The neuronal growth cone, a highly motile structure at the tip of neuronal processes, is an excellent model system for studying directional cell movements. While biochemical and genetic approaches unveiled molecular interactions between ligand, receptor, signaling, and cytoskeleton-associated proteins controlling axonal growth and guidance, in vitro live cell imaging has emerged as a crucial approach for dissecting cellular mechanisms of growth cone motility and guidance. Important insights into these mechanisms have been gained from studies using the large growth cones elaborated by Aplysia californica neurons, an outstanding model system for live cell imaging for a number of reasons. Identified neurons can be isolated and imaged at room temperature. Aplysia growth cones are five to ten times larger than growth cones from other species, making them suitable for quantitative high-resolution imaging of cytoskeletal protein dynamics and biophysical approaches. Lastly, protein, RNA, fluorescent probes, and small molecules can be microinjected into the neuronal cell body for localization and functional studies. This chapter describes culturing of Aplysia bag cell neurons, live cell imaging of neuronal growth cones using differential interference contrast and fluorescent speckle microscopy as well as the restrained bead interaction assay to induce adhesion-mediated growth cone guidance in vitro. © 2011 Springer Science+Business Media, LLC.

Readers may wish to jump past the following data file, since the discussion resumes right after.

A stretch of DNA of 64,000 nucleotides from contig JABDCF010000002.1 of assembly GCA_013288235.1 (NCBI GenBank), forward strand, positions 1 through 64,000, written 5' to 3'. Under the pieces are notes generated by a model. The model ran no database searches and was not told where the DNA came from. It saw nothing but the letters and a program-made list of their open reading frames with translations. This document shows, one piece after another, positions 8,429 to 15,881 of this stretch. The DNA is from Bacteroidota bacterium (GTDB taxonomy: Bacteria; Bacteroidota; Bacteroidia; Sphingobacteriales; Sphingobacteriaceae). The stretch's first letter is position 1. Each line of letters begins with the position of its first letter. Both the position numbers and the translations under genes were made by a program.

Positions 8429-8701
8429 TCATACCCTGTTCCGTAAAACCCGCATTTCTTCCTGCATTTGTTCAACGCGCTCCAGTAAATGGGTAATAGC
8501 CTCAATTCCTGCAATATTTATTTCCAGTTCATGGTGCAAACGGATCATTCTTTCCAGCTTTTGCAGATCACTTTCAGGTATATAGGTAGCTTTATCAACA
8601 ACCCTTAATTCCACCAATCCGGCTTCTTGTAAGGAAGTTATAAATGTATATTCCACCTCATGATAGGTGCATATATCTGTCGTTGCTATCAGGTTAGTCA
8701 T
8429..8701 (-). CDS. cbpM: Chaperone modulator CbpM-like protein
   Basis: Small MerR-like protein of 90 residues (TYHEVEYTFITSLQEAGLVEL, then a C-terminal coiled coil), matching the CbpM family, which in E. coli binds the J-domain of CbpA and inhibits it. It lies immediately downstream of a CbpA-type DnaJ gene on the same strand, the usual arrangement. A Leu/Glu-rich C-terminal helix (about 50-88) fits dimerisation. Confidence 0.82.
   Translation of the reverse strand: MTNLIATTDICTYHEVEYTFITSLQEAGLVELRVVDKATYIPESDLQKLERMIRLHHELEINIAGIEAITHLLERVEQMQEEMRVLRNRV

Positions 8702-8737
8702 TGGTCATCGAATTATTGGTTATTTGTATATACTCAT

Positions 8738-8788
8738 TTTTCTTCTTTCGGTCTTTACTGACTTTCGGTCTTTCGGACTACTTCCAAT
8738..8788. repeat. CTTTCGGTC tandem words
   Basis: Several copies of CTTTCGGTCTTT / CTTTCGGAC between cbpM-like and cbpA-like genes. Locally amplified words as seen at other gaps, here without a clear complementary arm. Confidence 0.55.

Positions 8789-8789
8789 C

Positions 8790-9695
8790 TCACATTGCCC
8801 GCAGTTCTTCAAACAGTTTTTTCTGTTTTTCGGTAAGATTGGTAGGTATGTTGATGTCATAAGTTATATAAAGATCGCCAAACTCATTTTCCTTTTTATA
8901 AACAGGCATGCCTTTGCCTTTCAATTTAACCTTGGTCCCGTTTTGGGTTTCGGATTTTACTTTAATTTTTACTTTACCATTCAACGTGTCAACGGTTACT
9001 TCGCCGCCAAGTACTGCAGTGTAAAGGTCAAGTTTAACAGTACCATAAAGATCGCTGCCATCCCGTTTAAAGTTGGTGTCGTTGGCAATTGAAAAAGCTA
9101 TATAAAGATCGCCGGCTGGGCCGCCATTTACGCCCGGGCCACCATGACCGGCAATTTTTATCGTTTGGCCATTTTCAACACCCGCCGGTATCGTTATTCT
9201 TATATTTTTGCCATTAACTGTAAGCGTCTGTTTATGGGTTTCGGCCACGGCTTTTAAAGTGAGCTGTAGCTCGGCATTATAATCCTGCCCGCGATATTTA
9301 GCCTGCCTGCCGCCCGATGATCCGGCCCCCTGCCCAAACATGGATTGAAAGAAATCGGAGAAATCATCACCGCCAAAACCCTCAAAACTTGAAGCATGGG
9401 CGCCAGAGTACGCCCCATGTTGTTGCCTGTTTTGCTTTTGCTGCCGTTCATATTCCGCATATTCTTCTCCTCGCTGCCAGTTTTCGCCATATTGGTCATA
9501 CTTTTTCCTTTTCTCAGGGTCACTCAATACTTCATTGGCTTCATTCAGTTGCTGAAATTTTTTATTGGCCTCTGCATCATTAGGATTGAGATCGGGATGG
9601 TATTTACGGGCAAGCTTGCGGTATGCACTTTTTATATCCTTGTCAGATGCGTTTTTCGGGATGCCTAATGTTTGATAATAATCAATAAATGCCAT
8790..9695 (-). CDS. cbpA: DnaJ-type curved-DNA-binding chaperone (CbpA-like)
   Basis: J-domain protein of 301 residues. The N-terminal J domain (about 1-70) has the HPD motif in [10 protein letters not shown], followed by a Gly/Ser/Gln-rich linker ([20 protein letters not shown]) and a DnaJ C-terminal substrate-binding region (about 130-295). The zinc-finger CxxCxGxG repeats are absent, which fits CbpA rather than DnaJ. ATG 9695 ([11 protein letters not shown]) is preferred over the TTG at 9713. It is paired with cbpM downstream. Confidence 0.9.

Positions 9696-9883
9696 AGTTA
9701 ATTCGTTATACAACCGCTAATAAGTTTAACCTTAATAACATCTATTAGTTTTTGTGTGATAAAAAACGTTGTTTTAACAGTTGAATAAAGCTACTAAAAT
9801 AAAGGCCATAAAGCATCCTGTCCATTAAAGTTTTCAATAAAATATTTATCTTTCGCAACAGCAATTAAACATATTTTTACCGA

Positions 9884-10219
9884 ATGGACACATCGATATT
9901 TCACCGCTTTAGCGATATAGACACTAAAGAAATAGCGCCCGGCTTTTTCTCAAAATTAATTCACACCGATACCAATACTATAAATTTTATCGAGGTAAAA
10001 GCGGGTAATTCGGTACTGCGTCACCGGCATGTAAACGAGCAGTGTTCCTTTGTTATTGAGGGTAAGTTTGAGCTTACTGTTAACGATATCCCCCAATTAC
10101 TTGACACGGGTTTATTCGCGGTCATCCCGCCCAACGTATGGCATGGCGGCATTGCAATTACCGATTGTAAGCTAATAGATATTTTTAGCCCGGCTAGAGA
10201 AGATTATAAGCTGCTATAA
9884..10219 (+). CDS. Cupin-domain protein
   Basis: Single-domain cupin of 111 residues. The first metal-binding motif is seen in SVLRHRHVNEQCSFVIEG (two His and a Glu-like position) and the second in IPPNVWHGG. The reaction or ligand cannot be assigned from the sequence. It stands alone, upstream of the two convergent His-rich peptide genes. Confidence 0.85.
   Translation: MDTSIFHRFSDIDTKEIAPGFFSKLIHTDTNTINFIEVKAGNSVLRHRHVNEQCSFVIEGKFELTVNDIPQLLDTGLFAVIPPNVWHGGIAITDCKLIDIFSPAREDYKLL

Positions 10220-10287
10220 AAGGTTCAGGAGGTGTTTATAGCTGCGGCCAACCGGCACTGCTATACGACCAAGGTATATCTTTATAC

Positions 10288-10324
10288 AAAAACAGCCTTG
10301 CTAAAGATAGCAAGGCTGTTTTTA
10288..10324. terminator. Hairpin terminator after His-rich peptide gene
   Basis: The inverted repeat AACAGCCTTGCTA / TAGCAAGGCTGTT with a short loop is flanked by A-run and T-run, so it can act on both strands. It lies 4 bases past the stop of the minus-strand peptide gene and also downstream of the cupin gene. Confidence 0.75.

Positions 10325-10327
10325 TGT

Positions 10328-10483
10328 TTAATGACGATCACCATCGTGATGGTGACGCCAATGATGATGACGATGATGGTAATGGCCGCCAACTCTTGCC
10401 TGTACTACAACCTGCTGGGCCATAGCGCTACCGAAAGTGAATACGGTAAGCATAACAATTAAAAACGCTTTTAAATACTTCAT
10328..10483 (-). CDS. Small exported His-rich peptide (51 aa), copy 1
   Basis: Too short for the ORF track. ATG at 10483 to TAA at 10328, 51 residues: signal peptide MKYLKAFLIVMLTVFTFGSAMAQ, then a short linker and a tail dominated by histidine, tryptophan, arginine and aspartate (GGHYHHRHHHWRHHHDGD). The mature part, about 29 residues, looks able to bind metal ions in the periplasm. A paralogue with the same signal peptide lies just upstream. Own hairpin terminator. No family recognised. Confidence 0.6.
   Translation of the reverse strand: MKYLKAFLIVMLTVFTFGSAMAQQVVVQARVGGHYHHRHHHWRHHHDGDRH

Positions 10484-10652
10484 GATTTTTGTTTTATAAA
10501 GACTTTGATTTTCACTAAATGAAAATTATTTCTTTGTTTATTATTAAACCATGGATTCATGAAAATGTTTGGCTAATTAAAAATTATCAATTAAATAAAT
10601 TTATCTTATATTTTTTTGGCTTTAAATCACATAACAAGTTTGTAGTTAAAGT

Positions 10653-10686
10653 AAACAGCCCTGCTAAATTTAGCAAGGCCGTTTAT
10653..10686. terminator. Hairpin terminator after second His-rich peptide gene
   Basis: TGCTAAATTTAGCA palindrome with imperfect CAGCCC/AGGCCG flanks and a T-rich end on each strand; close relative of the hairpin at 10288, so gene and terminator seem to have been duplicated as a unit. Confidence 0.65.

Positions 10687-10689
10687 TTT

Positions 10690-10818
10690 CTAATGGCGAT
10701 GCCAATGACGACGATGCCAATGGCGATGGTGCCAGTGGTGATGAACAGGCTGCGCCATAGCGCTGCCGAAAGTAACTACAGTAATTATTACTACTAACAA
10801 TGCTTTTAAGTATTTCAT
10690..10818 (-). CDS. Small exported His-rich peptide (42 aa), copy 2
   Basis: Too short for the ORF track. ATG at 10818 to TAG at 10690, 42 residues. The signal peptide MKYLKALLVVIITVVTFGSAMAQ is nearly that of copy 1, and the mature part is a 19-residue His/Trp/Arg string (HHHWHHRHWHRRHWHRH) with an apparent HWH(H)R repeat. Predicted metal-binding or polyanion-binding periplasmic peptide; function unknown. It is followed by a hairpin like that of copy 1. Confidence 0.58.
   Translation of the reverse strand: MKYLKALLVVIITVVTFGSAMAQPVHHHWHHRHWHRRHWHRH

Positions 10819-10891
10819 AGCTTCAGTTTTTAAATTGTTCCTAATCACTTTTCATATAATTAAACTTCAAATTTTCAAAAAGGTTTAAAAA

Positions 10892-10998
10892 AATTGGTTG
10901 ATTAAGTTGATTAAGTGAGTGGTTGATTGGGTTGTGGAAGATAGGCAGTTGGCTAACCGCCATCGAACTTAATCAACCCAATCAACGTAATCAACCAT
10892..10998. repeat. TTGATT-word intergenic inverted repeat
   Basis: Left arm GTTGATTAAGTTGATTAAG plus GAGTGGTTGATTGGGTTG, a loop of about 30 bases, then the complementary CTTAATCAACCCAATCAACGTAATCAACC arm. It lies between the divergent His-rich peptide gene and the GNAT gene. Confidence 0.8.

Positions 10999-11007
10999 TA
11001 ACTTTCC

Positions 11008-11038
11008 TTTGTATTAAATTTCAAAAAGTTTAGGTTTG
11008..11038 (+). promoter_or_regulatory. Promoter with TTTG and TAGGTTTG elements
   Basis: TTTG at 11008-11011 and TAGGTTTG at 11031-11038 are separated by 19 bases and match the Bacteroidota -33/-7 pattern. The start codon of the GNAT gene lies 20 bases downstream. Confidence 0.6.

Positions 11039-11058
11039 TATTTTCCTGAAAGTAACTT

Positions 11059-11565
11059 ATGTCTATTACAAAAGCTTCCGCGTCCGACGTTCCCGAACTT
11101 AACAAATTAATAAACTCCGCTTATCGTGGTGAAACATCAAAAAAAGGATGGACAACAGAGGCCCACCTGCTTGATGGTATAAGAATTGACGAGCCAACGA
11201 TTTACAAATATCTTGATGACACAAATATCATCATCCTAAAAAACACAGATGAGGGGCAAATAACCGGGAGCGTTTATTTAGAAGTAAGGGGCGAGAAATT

Suter, D. M. (2011). Live cell imaging of neuronal growth cone motility and guidance in vitro. Methods in Molecular Biology, 769, 65–86. https://doi.org/10.1007/978-1-61779-207-6_6